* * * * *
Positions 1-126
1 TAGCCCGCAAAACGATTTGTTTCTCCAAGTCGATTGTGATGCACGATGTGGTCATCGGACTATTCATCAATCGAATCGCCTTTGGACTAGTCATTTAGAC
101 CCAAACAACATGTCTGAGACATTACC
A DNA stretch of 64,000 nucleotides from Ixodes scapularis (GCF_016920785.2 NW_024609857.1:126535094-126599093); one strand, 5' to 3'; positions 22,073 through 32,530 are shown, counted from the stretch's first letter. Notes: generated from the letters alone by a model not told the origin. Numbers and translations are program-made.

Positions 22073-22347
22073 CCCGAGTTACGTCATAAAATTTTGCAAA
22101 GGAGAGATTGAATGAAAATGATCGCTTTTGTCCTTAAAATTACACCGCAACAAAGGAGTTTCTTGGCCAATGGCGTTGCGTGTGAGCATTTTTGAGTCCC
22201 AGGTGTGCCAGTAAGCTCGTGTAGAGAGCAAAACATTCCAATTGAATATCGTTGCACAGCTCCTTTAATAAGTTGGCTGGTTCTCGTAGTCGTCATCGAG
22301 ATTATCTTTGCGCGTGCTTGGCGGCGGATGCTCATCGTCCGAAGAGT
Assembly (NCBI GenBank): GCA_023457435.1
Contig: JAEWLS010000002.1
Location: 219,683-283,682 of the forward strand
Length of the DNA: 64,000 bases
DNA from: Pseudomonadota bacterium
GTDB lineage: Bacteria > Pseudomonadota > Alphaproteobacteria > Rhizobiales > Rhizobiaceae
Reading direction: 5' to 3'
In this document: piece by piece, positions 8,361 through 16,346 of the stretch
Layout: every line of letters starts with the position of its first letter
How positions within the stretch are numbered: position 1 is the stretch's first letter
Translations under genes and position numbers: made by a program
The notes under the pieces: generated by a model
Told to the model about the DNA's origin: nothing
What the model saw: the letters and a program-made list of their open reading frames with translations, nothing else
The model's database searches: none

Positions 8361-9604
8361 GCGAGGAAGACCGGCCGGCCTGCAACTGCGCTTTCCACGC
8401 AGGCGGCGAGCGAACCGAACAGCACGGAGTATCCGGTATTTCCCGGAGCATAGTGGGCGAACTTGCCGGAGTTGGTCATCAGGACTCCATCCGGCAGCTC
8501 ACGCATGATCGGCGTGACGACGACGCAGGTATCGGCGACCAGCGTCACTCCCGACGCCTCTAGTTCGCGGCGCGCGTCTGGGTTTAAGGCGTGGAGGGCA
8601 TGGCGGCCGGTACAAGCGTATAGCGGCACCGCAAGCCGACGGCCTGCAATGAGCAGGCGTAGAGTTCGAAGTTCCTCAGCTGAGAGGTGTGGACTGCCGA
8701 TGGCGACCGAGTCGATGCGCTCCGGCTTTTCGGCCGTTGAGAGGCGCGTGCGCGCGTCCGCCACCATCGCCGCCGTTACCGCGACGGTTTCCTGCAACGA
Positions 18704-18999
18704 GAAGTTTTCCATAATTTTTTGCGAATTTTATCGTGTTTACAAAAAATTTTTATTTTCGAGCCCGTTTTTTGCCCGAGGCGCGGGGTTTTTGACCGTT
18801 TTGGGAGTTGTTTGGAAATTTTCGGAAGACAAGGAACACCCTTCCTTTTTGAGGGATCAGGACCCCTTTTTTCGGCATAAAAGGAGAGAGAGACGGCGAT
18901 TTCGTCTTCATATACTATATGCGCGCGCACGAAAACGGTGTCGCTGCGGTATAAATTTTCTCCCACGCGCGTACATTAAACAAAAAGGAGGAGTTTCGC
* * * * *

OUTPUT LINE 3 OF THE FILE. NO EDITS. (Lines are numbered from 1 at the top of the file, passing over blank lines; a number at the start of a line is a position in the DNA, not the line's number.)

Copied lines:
101 CCAAACAACATGTCTGAGACATTACC